Mullen v. Western Union Beef Co.
173 U.S. 116 (1899)

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U.S. Supreme Court

Mullen v. Western Union Beef Co., 173 U.S. 116 (1899)

Mullen v. Western Union Beef Company

No. 153

Argued and submitted January 18, 1899

Decided February 20, 1899

173 U.S. 116

Syllabus

On the facts stated by the Court in its opinion, it declines to hold that it affirmatively appears from the record that a decision could not have been had in the supreme court of the state, which is the highest court in the state, and this being so, it holds that the writ of error must be dismissed.

This was an action brought by Mullen and McPhee against the Western Union Beef Company, in the District Court of Arapahoe County, Colorado, to recover damages for loss of stock occasioned by the communication from cattle of defendant to cattle of plaintiffs of the disease known as splenetic or Texas fever, by the importation into Colorado of a herd of Texas cattle, in June, 1891, and suffering them to go at large, in violation of the quarantine rules, regulations, and orders of the United States Department of Agriculture, in accordance with the Act of Congress approved May 29, 1884, entitled "An act for the establishment of a Bureau of Animal Industry," etc., 23 Stat. 31, c. 60, and the Act approved July 14, 1890, 26 Stat. 287, c. 707, and in violation of the quarantine rules and regulations of the State of Colorado. The trial resulted in a verdict for defendant, on which judgment was entered. Plaintiffs sued out a writ of error from the court of appeals of the State of Colorado, and the judgment was affirmed, whereupon the present writ of error was allowed.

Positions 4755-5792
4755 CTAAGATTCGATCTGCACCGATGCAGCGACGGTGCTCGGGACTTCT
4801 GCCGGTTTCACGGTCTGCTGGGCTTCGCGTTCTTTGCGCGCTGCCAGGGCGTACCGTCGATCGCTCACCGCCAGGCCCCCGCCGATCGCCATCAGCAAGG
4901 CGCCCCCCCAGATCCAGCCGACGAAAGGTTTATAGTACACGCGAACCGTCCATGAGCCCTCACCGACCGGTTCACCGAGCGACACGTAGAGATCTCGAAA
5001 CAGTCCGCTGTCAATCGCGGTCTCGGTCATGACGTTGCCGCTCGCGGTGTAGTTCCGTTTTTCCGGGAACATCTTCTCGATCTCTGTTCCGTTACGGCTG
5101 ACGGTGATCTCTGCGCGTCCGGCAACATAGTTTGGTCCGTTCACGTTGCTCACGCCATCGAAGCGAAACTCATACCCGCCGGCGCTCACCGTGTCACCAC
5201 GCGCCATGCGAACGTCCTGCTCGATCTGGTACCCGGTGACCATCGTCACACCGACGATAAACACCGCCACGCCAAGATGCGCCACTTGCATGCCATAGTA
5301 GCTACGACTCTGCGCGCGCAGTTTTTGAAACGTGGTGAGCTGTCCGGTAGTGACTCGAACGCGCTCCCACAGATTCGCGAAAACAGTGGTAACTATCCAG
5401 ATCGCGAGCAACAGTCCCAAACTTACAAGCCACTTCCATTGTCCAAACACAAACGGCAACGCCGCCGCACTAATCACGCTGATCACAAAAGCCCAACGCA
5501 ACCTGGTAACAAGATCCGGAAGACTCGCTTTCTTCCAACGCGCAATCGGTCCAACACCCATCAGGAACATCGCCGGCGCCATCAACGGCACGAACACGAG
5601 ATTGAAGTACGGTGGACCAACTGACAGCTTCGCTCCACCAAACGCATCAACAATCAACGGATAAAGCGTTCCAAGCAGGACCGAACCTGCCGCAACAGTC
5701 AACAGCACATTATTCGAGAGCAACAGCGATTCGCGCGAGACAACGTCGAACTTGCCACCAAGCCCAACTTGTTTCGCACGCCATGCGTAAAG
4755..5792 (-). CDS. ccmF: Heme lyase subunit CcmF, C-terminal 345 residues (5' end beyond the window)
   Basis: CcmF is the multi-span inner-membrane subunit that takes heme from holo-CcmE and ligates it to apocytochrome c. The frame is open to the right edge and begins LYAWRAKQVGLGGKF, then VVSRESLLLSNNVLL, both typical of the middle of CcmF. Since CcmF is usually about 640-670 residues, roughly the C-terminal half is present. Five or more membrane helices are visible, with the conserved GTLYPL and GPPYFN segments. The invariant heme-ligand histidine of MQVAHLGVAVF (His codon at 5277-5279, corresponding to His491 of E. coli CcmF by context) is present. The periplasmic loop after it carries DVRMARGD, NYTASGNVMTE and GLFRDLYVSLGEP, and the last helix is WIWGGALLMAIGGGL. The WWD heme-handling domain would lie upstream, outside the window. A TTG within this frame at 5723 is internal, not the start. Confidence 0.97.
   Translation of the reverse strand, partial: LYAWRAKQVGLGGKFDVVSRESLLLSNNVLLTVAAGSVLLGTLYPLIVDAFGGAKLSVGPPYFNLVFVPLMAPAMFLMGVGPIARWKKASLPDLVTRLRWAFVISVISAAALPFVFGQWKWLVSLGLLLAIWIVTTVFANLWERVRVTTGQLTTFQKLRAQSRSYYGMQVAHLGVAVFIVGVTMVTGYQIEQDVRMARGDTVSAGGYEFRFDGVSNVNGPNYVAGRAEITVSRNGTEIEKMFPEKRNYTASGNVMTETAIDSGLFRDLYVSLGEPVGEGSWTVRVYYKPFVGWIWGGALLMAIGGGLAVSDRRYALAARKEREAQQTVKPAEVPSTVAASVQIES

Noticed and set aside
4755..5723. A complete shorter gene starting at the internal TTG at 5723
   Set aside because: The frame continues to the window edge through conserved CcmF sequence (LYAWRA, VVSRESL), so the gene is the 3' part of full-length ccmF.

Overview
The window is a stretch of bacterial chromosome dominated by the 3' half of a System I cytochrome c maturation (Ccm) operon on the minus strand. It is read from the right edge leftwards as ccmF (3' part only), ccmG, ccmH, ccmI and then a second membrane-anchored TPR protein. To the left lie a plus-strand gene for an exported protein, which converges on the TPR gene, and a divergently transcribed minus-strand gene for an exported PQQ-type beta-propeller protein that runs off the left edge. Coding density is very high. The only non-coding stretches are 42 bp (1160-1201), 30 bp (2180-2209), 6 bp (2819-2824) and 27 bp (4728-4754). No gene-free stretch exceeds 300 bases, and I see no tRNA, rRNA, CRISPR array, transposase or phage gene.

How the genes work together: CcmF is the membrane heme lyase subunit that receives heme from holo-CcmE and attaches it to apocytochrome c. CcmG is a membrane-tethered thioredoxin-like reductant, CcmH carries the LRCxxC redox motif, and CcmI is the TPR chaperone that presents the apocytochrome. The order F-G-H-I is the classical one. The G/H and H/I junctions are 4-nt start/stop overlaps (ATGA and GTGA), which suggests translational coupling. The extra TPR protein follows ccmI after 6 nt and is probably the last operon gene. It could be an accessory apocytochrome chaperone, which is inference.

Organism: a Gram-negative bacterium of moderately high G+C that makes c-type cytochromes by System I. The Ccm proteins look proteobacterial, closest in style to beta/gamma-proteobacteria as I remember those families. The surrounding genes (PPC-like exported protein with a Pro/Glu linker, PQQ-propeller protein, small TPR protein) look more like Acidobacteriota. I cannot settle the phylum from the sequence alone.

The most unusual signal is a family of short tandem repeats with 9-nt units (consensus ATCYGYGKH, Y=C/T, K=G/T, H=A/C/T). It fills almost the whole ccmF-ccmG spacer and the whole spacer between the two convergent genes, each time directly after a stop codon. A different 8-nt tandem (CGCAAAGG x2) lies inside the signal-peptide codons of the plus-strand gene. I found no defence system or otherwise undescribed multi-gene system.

The court of appeals held that the question of violation by defendant of the quarantine rules and regulations of the state need not be considered because, "upon sufficient evidence, it was settled by the jury in defendant's favor," that "no question of negligence generally in the shipment and management of the cattle is presented by the record," and that the theory on which the case had been tried below and was argued in that court was that

"if the loss of the plaintiffs'

Page 173 U. S. 117

cattle was in consequence of disease communicated by the cattle of the defendant, its liability depends upon its acts with reference to rules and regulations which it was legally bound to observe."

The regulations of the Secretary of Agriculture were as follows:

"Regulations Concerning Cattle Transportation"

"United States Department of Agriculture"

"Office of the Secretary"

"Washington, D.C., February 5, 1891"

"To the Managers and Agents of Railroad and Transportation Companies of the United States, Stockmen, and Others:"

"In accordance with section 7 of the Act of Congress approved May 29, 1884, entitled"

"An act for the establishment of a bureau of animal industry, to prevent the exportation of diseased cattle and to provide means for the suppression and extirpation of pleuro-pneumonia and other contagious diseases among domestic animals,"